And this same Government thinks I'm being deterred from getting married because they (hopefully - I'm still waiting) pay me a bit of money every month? Ground control to brain cell, come in!

exoticfruits Sat 08-Sep-12 22:17:27

You have it right SisyphusDad - they are on another planet- as said earlier.

stargirl1701 Sat 08-Sep-12 22:36:05

I am appalled by this. I truly believe in a contributory system and thought the Conservatives did too. Shocking proposal and offensive language. Dreadful.

KFIB Sun 30-Dec-12 12:33:40

I am outraged and near to tears by the mere suggestion that, after a year a bereaved parent is ready to stand alone, and is not deemed entitled to any benefit beyond 12 months.

I lost my husband in 2010 and have been treated like a criminal. My late husband had worked all his life, was older than me and retired in 1997 receiving a small pension and state pension.

We were led to believe in the DWP booklets sent to us, in the event of his death before mine, I would be entitled to widows pension, as the rules were then in 1997. That all changed, yes I get WPA at the moment, but, if I lose the £100 per week when my 15 year old leaves education, I will face poverty. I have worked all my married life, to help keep my children fed and clothed, I have never been able to save for a pension. Never been on out of work benefits.

When the WPA ceases I will have an income of £56 a week. I will not be able to keep my car, living rural, I would have to stop my job after 22 years. Not to mention how I would be able to continue with caring for my mother who lives some distance from me.

I look after my mum, along side my daughter, job, house etc....alone.

My husband's full NI contributions will be meaningless soon, and I am worried this government is stripping the innocent people of this country naked, financially.

The crux being the country has been left to get into debt by the ''leaders in power'' and now we are all being targeted and hounded without a care from the current government as to what affect that will have on people's mental and physical well being.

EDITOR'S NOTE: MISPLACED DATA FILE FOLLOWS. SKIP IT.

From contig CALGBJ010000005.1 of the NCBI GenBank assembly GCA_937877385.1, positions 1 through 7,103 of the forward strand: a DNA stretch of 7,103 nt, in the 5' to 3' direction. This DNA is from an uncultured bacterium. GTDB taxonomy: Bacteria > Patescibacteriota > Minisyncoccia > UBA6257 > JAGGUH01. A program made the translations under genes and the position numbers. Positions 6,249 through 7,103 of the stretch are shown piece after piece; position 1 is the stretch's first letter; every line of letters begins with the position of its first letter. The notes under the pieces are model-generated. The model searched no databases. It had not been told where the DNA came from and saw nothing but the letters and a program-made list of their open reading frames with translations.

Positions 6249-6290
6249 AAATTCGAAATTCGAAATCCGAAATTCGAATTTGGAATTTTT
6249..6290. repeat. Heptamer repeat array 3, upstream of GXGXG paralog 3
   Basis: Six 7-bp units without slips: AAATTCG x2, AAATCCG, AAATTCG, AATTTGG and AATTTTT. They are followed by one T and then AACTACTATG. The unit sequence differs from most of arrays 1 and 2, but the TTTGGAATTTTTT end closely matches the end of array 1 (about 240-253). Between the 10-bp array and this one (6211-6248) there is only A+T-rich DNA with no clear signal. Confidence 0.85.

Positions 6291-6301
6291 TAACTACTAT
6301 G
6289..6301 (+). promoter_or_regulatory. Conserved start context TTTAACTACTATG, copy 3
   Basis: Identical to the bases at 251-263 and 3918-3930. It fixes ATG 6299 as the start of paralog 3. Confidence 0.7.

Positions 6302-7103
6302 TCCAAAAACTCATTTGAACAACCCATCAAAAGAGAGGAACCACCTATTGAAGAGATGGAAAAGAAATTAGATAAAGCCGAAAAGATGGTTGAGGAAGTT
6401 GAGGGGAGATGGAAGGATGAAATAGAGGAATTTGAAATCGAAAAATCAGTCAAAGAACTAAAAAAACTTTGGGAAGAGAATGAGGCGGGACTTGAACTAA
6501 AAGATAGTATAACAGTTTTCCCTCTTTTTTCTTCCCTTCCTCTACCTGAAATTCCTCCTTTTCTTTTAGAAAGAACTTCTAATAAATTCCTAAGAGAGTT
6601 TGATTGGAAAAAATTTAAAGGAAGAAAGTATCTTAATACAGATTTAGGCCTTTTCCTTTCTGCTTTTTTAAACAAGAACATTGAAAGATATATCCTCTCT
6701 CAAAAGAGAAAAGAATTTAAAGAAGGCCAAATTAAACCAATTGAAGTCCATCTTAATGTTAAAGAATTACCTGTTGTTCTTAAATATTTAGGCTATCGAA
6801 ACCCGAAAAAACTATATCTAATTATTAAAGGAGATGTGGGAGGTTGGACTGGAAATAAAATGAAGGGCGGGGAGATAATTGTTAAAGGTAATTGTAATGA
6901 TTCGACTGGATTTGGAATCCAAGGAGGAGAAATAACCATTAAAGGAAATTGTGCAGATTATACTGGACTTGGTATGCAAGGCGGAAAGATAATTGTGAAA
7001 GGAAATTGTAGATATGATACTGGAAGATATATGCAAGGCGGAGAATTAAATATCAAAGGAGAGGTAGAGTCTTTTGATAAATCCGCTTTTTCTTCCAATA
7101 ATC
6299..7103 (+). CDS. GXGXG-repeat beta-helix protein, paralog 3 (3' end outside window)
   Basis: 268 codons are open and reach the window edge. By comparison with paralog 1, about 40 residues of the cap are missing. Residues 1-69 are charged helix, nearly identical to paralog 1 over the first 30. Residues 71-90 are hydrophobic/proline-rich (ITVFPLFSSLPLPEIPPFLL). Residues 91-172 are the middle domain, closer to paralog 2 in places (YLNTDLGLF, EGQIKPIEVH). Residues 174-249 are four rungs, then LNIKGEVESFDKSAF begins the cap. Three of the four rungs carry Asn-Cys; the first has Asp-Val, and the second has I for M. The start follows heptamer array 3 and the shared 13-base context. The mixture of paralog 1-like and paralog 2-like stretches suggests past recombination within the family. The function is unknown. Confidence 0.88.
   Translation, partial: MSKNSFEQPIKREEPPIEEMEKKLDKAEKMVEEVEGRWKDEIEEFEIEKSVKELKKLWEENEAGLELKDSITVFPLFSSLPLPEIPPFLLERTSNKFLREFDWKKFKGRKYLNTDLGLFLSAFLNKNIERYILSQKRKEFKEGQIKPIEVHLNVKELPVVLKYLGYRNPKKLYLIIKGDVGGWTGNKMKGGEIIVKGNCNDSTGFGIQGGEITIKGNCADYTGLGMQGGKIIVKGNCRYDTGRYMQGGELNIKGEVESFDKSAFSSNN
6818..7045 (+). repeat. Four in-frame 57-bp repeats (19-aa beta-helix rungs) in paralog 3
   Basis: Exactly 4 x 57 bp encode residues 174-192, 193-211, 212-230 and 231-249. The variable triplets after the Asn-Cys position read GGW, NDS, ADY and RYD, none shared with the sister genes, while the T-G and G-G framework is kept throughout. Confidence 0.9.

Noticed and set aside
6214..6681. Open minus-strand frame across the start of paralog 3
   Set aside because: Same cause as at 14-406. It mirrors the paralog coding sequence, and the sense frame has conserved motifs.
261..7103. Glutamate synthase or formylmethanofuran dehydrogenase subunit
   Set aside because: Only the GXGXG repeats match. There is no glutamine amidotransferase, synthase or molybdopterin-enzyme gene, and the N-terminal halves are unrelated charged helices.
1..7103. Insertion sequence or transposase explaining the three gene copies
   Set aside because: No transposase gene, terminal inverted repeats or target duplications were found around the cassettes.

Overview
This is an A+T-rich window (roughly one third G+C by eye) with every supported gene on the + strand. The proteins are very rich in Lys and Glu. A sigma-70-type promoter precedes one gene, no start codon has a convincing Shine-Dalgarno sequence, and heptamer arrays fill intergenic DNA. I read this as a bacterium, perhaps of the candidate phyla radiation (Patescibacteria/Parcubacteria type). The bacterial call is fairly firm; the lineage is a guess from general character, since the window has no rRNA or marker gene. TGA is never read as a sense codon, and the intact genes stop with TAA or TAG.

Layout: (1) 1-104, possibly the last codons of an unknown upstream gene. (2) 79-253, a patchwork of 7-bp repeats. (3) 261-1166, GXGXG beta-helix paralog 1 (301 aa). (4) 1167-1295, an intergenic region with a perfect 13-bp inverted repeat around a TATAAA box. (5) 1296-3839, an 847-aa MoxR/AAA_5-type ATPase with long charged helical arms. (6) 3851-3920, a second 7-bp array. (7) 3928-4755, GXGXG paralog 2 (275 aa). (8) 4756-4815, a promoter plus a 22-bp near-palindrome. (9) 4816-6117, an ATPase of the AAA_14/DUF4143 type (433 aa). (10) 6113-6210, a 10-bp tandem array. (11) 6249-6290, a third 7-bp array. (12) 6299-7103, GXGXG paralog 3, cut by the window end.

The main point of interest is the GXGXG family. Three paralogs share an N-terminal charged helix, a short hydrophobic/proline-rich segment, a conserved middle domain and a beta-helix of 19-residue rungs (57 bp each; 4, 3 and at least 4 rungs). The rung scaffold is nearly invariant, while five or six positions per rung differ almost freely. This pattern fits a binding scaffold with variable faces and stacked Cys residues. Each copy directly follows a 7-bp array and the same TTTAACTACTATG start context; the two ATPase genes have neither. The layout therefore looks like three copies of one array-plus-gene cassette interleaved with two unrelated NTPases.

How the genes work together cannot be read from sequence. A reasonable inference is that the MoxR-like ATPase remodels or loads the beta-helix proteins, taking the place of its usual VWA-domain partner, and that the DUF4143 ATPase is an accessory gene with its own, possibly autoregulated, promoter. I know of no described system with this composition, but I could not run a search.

If we rob someone we go to prison, if the banks in the UK and powers that be misappropriate money, they get bonuses. Something is VERY wrong.

I am scared witless as I don't know what to do. I have suffered grief, loss, and now severe depression brought on my the removal of what my late husband paid for, widows allowances via his NI contributions over 40 years.

Somehow we need to stand up to this treatment as it is archaic and no way to encourage and help bereaved people cope. It is punishing those in grief, and putting a deadline on when grief ends this is outrageous. Time for the people in the UK to make a stand! Form a petition against being deprived of what has been contributed to in the first place, NI contributions to pay for widows support.

IcanandIwill Fri 11-Jan-13 14:32:48

As I said earlier it feels like an insult. It's been a few months since I originally posted on this thread. Life has moved on and in reality it's getting more difficult to cope. I have a baby and two other young DC. If WPA was to end in 3 months (12 months since DH) died, it would compound an already impossible situation. At the moment I get little sleep, am carer 24/7 for three young DC. The WPA helps make life more manageable. To withdraw support from young bereaved families at this stage shows no compassion or understanding for the tough, tough challenges we face every minute if every day.

meditrina Fri 11-Jan-13 14:37:42

As it's a while since the thread began, has the consultation period closed? And did any actual proposals result from it?

noddyholder Fri 11-Jan-13 14:41:41

I am sickened by this govt Every day another nail in the coffin of human decency.

angryman1 Tue 12-Feb-13 08:10:55

I have just found myself in the position of losing this pension that my late wife paid for because I have had the gall to meet someone. The wpa was paid for by my late wifes NI contributions and I feel ad though I am being robbed by the government why should my new partner bear the financial burden of me losing nearly £400 per month just because we fell in love she by the way is also widowed with grown up children my son is 11 and I believe should have the right to his mothers pension

dippymother Fri 15-Feb-13 11:50:29

WPA used to be paid up until any "dependents" were 18. I was widowed in 2009 and received WPA for my youngest child for two years until she was 18. The rules were that, because I was too young to qualify for a pension, and I had a child under 18, I would receive this support. When your children were 18 or older (technically adults), you didn't get the benefit anymore because you were then able to return to work etc and support yourself and your family. The benefit was always paid gross, although it is taxable if you receive other income which would take you above the tax threshold. I was never able to claim a widows pension, so assume this was discontinued many years ago.